At present, with the continuous development of Internet applications, IPv4 addresses are gradually lagging behind in the world, and the voice for IPv6 addresses is becoming stronger and stronger. However, is IPv6 ready to serve today’s network devices?
IPv6 was born to replace the traditional IPv4 protocol. When IPv6 is formulated and improved, it is enabled to repair the security defects in IPv4 protocol. The original IPv4 security option IPSec (Internet Protocol Security) is added to IPv6 protocol to eliminate the network security problems caused by the adoption of IPv4 protocol. In fact, new communication protocols such as IPv6 will also have some unexpected design vulnerabilities. And when the network system and terminal equipment transition to IPv6 protocol, a variety of new security vulnerabilities may be derived get more at spoto.
For example, the “atomic fragment” vector that has long been suspected of causing IPv6 Security Vulnerabilities has been pointed out that it may lead to fragment attacks on large-scale core network routers. For IPv4, fragment attack is a very common attack method. Its main purpose is to avoid the detection of firewall and intrusion detection system. The easily detected malicious data signature is dispersed into several packets, which makes it difficult for the firewall and intrusion detection system to effectively detect the intention of the original packet. In IPv6, only source end can divide packets, and the size of the divided packets can be specified according to the maximum MTU measured by the path from the source end to the destination end. Generally, the normal IPv6 packet is 1280 bytes, that is, the minimum packet size of IPv6, and the last transmitted packet size is usually less than 1280 bytes. At the same time, it is very difficult to deal with overlapping fragments because different destination systems use different ways to reorganize packets.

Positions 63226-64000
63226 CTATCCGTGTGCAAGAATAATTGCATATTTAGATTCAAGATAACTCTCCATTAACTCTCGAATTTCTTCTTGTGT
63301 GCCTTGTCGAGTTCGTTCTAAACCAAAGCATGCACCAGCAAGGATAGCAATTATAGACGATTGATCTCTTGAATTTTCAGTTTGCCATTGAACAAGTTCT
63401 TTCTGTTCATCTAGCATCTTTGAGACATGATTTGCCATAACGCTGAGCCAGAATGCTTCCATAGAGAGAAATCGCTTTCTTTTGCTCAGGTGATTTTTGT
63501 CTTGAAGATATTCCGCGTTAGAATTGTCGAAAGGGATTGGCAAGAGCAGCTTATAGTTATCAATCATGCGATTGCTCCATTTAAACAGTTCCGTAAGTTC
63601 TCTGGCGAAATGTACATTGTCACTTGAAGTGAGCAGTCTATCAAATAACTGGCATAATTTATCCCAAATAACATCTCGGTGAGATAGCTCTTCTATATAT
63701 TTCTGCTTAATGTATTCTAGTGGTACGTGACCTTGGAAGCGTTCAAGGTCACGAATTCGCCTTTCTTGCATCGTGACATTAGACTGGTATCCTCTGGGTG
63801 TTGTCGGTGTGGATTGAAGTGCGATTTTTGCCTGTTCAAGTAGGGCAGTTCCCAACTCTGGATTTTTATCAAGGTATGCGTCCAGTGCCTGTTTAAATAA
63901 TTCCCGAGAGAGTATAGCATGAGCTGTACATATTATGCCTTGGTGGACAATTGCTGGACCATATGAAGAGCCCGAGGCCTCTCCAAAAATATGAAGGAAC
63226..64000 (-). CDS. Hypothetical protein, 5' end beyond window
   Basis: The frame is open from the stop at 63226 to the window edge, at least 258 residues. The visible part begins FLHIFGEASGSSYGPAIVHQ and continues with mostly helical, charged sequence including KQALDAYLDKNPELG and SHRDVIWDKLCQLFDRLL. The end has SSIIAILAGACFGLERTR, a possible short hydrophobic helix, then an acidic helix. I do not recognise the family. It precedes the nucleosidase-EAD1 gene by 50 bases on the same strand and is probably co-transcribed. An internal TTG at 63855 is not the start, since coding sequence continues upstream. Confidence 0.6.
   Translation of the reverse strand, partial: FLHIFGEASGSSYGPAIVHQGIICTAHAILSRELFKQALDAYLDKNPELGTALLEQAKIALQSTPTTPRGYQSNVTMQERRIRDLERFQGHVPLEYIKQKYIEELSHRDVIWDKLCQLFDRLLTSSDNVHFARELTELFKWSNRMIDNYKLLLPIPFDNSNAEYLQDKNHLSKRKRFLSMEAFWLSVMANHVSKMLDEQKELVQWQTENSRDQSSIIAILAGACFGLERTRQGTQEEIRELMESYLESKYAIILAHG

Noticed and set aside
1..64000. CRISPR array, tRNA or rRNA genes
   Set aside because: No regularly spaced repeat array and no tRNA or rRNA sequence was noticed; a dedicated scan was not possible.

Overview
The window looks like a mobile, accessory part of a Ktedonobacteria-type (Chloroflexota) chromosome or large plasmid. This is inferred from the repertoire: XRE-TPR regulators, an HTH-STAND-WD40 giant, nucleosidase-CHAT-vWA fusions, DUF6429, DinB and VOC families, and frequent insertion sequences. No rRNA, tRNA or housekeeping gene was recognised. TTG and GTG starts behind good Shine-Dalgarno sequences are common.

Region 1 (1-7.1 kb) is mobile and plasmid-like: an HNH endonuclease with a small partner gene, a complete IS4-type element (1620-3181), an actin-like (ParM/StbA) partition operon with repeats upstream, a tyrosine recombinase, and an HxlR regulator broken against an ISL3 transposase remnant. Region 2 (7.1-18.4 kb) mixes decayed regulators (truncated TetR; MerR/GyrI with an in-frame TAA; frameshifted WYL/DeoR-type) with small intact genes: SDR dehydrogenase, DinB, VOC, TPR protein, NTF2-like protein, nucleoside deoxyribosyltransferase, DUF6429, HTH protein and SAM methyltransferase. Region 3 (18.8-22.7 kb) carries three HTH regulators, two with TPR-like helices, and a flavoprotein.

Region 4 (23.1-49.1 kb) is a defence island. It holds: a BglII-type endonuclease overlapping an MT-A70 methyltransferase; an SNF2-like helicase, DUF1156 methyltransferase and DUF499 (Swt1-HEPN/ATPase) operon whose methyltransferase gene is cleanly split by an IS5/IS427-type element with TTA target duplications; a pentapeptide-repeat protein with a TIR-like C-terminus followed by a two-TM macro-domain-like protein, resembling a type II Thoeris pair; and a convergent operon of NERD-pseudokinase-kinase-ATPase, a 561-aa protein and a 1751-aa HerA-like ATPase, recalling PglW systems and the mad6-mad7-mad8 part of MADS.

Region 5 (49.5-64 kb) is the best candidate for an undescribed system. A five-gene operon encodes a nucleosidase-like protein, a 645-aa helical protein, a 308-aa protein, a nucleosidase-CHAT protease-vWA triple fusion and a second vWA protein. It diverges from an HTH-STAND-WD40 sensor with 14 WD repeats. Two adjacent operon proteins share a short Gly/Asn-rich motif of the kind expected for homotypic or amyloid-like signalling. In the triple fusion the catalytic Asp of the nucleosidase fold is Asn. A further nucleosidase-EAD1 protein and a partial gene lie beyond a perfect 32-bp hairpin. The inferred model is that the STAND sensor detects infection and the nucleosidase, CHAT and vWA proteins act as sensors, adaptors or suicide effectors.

For IPv6, when the host receives a message less than 1280 bytes (minimum IPv6 MTU), it is unable to segment it into several segments. At this time, IPv6 atomic fragments containing fragment header information with offset value of 0 and MF bit of 0 will be sent. The key is that these atomic fragments will become Denial of Service (DoS) attack vectors, and then threaten the safe operation of the core router.
Therefore, Fernando Gont, one of the contributors of the international Internet Engineering Task Force (IETF), has officially submitted the RFC 8021 document to classify this situation in the IPv6 protocol into the “deemed harmful” list to urge the industry to pay attention to this problem. This vulnerability in IPv6 protocol will exist in any product adopting the protocol, which means that current mainstream core network equipment suppliers, such as Cisco, juniper network, Ericsson, Huawei, etc., must pay attention to and deal with it, so as to avoid the risk of atomic fragment attack caused by protocol level vulnerabilities https://cciedump.spoto.net/.